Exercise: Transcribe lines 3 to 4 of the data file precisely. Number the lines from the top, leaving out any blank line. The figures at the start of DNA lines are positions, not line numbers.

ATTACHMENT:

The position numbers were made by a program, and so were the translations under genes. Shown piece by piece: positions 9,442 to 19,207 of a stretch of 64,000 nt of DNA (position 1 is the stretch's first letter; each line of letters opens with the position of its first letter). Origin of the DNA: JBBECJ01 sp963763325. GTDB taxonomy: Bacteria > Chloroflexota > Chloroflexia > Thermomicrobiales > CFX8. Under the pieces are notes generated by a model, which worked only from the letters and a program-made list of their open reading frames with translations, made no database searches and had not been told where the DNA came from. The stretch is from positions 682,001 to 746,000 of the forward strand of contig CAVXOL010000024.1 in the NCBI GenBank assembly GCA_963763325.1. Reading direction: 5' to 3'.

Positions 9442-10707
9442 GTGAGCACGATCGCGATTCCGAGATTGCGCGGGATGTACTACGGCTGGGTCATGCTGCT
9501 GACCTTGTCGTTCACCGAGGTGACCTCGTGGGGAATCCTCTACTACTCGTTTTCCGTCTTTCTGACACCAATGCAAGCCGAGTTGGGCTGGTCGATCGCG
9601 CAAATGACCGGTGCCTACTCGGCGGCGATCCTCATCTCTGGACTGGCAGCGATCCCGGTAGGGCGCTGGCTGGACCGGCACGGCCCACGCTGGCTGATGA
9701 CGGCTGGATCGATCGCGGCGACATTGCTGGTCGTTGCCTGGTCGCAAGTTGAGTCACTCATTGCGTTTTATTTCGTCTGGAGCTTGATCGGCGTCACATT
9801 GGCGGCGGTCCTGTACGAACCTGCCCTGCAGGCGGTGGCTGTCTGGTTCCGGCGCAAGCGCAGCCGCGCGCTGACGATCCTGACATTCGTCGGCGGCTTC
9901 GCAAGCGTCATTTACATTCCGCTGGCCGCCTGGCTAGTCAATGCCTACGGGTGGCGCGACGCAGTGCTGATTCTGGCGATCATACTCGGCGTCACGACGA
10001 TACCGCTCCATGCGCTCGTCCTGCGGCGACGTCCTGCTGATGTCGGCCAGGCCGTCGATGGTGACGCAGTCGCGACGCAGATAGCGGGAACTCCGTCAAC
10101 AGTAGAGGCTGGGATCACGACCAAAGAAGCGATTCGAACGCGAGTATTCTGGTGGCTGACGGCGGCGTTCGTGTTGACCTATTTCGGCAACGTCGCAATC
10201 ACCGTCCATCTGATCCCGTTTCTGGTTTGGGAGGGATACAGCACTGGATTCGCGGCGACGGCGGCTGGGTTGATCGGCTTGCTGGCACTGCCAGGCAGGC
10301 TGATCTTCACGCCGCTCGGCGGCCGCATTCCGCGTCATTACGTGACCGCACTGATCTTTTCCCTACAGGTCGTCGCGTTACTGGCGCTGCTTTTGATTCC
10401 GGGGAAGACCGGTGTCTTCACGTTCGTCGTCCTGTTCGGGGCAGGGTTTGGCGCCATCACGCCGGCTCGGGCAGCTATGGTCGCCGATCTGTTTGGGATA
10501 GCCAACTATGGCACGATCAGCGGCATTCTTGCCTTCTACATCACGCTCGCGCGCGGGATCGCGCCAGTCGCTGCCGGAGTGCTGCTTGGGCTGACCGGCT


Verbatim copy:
9442 GTGAGCACGATCGCGATTCCGAGATTGCGCGGGATGTACTACGGCTGGGTCATGCTGCT
9501 GACCTTGTCGTTCACCGAGGTGACCTCGTGGGGAATCCTCTACTACTCGTTTTCCGTCTTTCTGACACCAATGCAAGCCGAGTTGGGCTGGTCGATCGCG